In this lesson you will learn how to reshape a design by moving its knots and lines. You'll also be introduced to the undo and redo operations. Finally, you'll learn how to use the color palette and how to recolor a piece.
If the Triangle design is not currently open, please open it now just as you did in Lesson 3.
Press Enter to cause a Zoom All, and then press the "–" key twice to provide some working room around the triangle. You might want to remember this as you proceed through the lessons: after opening any file (or after doing a Zoom All) press the "–" key once or twice and it will often be easier to manipulate the design.
Make sure that you are in Pick mode (the Pick toolbar button should be in). Also make sure that Show Knots and Show Colors are enabled and that Show Hairlines is disabled.
Changing the shape of the triangle is easy. Move the pointer over one of the knots, press down the left mouse button, and then drag the mouse. When the knot is moved to the place you want, release the button. During the move you will notice that the lines to move become thin and that the adjacent colors disappear. This is because most computers are not fast enough to show thick lines and areas of color as quickly as you can move the mouse. (If your knot did not move, you probably need to position the pointer over it more exactly.)
Sometimes you want to move something other than one knot. You might want to move several knots, an entire line, or any combination of these. To move more than a single knot you must first select the things you want to move and then drag that selection across the screen.
Try this by clicking on the middle of any of the three lines of the triangle. (Do not hold the mouse key down for long: just click and let go.) The line will change color, indicating that it has been selected. Now drag the line around the screen and release it at some new position. Now click on another line. Notice how the first line you selected is now unselected and that only the new line is selected. Drag around the newly selected line. When you have experimented enough, click outside of the triangle to unselect any lines that were selected.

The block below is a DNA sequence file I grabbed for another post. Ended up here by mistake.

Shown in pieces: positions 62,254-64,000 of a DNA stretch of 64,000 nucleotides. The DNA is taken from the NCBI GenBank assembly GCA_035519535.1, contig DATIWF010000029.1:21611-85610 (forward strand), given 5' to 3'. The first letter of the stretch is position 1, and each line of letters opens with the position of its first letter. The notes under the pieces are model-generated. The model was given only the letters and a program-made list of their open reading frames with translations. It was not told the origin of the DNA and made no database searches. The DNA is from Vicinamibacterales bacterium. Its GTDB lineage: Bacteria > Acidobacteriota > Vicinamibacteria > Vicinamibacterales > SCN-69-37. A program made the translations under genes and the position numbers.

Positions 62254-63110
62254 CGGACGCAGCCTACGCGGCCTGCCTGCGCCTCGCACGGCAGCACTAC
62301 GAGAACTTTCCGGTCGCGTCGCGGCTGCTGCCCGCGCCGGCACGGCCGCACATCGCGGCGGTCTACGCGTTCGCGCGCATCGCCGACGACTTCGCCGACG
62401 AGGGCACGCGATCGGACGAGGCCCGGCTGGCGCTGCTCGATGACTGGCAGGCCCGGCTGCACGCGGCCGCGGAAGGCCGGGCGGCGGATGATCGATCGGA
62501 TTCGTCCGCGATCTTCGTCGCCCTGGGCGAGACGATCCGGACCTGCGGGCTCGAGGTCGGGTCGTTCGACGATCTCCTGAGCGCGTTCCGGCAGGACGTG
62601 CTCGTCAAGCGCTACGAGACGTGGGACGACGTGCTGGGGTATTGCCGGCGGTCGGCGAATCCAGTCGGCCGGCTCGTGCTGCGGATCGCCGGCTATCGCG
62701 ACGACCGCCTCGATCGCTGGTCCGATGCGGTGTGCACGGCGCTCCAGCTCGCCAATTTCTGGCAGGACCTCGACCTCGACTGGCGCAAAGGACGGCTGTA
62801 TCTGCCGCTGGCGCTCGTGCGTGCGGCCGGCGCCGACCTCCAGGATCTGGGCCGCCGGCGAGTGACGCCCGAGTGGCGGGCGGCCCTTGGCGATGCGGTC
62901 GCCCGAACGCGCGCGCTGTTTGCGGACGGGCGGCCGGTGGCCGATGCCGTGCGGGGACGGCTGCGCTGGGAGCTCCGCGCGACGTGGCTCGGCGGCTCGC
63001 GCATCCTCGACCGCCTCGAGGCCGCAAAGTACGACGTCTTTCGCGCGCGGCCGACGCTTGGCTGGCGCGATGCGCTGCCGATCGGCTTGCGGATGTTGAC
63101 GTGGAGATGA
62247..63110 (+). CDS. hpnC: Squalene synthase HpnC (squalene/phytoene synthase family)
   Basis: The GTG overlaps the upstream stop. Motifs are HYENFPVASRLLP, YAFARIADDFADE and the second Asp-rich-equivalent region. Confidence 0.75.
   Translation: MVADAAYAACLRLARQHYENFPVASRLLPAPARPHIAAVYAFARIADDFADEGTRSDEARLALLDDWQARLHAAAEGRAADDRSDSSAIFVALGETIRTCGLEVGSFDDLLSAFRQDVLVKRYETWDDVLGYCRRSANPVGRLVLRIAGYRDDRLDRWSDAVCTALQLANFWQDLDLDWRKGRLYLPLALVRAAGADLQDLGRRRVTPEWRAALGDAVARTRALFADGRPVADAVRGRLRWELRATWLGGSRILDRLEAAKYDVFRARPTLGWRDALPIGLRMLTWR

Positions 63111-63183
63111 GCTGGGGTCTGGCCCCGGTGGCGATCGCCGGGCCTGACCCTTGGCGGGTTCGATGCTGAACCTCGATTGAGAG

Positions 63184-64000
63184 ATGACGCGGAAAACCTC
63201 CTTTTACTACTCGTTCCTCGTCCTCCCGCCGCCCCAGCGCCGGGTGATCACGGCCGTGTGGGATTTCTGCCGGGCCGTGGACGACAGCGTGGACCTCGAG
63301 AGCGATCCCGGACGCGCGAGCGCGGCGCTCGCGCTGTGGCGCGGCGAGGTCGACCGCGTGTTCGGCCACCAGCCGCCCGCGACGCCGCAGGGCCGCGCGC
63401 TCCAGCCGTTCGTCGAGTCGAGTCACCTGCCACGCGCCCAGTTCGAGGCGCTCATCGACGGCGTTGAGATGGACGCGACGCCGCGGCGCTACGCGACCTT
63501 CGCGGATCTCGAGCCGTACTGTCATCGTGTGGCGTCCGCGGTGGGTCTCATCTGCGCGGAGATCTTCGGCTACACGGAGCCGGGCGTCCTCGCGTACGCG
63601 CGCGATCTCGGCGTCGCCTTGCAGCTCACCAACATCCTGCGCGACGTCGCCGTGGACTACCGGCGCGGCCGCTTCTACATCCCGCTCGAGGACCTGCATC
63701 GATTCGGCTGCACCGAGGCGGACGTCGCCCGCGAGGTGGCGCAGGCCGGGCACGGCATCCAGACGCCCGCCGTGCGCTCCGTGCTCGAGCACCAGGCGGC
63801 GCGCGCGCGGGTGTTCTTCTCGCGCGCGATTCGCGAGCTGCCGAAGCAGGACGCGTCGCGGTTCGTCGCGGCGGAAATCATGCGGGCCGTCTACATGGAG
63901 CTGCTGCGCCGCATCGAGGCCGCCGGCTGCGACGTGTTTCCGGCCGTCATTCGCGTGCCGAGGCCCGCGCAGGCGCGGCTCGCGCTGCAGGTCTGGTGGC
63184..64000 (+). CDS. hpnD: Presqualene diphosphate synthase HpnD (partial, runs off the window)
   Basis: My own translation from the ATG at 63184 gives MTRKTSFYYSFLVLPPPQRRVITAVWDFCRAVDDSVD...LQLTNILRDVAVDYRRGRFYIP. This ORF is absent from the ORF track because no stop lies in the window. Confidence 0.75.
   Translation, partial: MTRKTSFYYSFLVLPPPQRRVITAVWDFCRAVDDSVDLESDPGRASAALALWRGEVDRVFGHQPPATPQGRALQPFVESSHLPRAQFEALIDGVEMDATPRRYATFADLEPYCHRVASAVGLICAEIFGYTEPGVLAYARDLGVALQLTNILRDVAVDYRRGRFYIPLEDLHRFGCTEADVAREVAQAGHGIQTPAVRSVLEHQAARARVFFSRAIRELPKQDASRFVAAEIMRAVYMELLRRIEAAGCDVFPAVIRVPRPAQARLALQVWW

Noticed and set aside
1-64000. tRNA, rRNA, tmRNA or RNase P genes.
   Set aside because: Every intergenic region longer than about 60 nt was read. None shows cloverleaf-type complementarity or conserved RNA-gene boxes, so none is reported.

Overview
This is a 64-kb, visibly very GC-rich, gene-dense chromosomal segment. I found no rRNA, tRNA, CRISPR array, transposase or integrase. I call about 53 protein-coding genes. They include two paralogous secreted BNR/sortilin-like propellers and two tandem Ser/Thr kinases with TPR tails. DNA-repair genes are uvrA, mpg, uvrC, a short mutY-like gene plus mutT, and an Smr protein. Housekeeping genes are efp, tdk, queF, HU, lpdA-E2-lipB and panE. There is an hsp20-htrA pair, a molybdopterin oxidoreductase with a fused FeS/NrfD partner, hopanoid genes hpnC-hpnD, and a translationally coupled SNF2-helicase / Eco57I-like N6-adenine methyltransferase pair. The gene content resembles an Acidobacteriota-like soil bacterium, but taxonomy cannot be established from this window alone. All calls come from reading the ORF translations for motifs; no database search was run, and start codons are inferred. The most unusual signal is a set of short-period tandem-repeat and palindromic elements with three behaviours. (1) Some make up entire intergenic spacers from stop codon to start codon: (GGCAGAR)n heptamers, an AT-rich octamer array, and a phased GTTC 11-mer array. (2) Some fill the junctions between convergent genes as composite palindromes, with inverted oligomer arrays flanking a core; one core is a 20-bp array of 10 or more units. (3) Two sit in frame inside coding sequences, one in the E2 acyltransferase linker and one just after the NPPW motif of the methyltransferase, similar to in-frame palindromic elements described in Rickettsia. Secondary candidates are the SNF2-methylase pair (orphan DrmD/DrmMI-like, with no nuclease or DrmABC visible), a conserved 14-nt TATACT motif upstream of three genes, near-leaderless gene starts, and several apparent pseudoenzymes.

You can select more than one line by using the Ctrl key. Click on some lines again, but this time hold down the Ctrl key as you do so. Now selecting a line does not unselect a previously selected line. Click on a selected line while holding down the Ctrl key to unselect that line. When you have exactly two lines selected, try dragging them around the screen.
If you wish to select a large number of lines, you may find the select box useful. Let's select all three of the lines using this method. At some point above and to the left of the triangle, press down the left mouse button and drag the mouse. You will drag out a box, and when you release the mouse button every line wholly within that box will be selected. Drag out a box large enough to select the entire triangle, and then drag the entire triangle to another place in the view.
Now click in the view away from the triangle to unselect all lines.
Often you want to move a selection only horizontally, vertically, or diagonally. If you hold down the Shift key while dragging, your movement will be restricted to only the eight directions shown.
Try dragging some part of the triangle around the screen while you hold down the Shift key to get a feel for this feature. You can specify directions different from the eight shown, but we'll save that for Lesson 6.
If you want to move a selection straight up, down, left, or right, you can "nudge" it by using the arrow keys. Try this now. Select a knot or a line by clicking on it, then press one of the arrow keys. The selection will move a small amount in the direction you indicate.